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The test of treatment is of value in many cases, improvement or recovery under salvarsan or mercury and iodides with reduction or disappearance of the lymphocytosis indicating cerebral syphilis and not general paresis.

In cerebral arteriosclerosis the findings in the cerebro-spinal fluid are negative, so that a difficulty in differentiation arises only in connection with those cases of the endarteritic type of cerebral syphilis in which the findings are likewise negative, and in such cases, as already stated, the differentiation cannot always be made with certainty even post mortem. A history of syphilitic infection will, naturally, turn the probability toward cerebral syphilis. The age of the patient may help in the differentiation; cases occurring in persons under 45 are almost surely syphilitic; in persons between 45 and 60 the probability is still strongly in favor of syphilis; after 60 this probability diminishes with advancing senility.

Prognosis. — Cerebral syphilis is a grave affection; untreated cases progress more or less rapidly with tissue destruction and often a fatal termination. Treatment, however, if instituted early may result in a quick and perfect cure; the most favorable cases from this point of view are those of the diffuse meningitic type; cases of the gummatous type are often stubbornly resistant to treatment; in most cases of the endarteritic type recovery cannot be expected owing to the tissue destruction which occurs early in the course of the disease, but some relief may be secured through abatement or arrest of the syphilitic process.

Treatment. - This is that of syphilis in general. The special points to be emphasized in connection with cerebral syphilis are: (1) the treatment must be intensive and instituted promptly upon the development of the symptoms in order to forestall, as far as possible, tissue destruction; (2) it should be controlled by repeated examinations of the blood and cerebro-spinal fluid, and it should be persisted in after clinical recovery until the findings in the blood and cerebro-spinal fluid become permanently negative; (3) intra-spinal medication may be of value in some cases which have resisted other methods of treatment; (4) every case in which the differentiation between general paresis and cerebral syphilis has not been made with certainty should be submitted to the test of a thorough course of treatment; (5) Horsley recommends that if improvement does not occur in a case of cerebral gumma after six weeks' medicinal treatment, the growth be removed by operation.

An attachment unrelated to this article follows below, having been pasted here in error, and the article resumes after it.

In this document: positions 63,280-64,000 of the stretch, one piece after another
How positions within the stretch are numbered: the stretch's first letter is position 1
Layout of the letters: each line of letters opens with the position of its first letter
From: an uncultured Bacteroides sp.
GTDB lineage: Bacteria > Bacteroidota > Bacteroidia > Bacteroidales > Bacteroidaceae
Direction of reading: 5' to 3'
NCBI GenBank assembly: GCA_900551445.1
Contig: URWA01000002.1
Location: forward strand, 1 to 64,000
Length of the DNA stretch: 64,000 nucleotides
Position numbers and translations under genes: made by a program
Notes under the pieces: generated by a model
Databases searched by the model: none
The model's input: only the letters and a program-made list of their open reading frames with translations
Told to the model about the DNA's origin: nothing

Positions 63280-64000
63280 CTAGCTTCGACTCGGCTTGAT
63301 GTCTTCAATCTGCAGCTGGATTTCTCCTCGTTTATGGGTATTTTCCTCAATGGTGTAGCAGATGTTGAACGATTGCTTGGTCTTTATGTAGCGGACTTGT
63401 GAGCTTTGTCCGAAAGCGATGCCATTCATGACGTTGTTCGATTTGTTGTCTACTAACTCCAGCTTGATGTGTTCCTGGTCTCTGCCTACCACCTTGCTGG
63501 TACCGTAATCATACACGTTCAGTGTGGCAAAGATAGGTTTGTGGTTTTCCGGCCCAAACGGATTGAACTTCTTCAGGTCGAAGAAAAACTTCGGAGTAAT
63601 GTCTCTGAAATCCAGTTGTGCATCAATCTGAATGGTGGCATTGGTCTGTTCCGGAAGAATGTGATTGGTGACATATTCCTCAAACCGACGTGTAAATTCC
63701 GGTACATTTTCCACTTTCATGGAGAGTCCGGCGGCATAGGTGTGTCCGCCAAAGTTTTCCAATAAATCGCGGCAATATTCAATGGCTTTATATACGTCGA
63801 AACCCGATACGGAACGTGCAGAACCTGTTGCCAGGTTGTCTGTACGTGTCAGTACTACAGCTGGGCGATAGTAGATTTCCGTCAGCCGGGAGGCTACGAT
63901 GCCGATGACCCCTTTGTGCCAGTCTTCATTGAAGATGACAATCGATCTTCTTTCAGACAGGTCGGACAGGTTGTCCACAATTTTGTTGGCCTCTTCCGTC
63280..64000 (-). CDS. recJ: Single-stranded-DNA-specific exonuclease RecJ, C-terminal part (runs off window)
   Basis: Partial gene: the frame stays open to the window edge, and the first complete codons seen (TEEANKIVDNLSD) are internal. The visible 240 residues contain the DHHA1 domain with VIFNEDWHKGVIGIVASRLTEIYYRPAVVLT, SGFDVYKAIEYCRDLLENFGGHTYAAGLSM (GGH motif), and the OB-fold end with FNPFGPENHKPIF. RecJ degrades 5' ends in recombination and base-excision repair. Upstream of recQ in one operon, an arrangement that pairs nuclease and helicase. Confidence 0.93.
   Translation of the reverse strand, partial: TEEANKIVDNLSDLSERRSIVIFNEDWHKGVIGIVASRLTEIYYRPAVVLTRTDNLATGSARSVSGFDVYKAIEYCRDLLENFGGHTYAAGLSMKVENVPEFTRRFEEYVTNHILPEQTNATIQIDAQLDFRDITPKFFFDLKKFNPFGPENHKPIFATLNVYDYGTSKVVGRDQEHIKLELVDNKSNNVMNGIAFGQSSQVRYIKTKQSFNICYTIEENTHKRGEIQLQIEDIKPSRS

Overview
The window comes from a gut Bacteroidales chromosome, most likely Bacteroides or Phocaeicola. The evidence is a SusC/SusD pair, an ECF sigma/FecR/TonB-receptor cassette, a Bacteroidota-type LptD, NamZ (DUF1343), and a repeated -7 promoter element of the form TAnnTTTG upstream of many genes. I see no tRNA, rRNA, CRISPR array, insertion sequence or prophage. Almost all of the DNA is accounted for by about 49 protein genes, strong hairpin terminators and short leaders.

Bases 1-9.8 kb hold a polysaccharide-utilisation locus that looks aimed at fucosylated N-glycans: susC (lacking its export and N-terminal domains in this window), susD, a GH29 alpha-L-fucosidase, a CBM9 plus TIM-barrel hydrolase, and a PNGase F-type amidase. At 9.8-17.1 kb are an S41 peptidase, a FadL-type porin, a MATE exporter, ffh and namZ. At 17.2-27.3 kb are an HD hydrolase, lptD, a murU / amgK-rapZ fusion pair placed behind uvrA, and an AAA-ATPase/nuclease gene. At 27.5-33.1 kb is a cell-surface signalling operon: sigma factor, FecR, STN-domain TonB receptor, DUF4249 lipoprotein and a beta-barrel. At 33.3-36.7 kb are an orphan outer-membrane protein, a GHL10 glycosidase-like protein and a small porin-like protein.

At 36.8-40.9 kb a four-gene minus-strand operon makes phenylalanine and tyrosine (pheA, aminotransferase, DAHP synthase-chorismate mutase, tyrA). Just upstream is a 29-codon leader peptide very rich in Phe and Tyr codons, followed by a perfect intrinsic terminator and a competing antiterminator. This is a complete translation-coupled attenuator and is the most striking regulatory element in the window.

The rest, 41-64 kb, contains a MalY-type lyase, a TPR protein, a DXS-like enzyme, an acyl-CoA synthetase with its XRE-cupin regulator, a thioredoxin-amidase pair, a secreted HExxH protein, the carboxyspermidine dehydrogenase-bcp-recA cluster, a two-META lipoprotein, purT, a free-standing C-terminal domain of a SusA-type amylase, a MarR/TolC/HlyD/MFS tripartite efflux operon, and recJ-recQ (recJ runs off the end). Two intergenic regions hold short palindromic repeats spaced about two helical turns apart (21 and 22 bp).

CEREBRAL arteriosclerosis is not always of syphilitic origin, though probably much more frequently so than would be indicated by clinical statistics.

Disease of the arteries of the brain is often found at autopsies in cases which have shown during life no mental or nervous disturbances. The occurrence of such disturbances is probably determined by a certain extent or degree of arterial disease. Arteriosclerotic brain disease is but a part of general arteriosclerosis, though not infrequently the process is found to be much more marked in the brain than elsewhere.

The symptoms vary widely in different cases, depending chiefly upon the vessel or system of vessels affected.

Fig. 13 is a diagram of the arterial supply of the brain showing the circle of Willis, its branches and their distribution.

The terminal arterioles form two distinct systems: a system of short vessels supplying the cortex, and a

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i Binswanger. Berlin. kiln. Wochenschr., 1894. Alzheimer. Allg. Zeitschr. f. Psychiatrie, 1902. - Gowers. Manual of Diseases of the Nervous System. - Lambert. N. Y. State Hosp. Bulletin, Vol. I; also in 20th Ann. Report N. Y. State Commission in Lunacy, pp. 91 et seq.

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system of long vessels which penetrate deeper and supply the marrow; the ganglionic vessels at the base constitute a part of the medullary system. The manner of distribution of the terminal arterioles is shown in Fig. 14.


FIG. 14.


Arteriosclerotic disease may affect chiefly the large vessels given off from the circle of Willis or their principal branches; or it may affect chiefly the terminal arterioles, either the cortical or the medullary system, though the process is hardly ever sharply limited to any one system of vessels.

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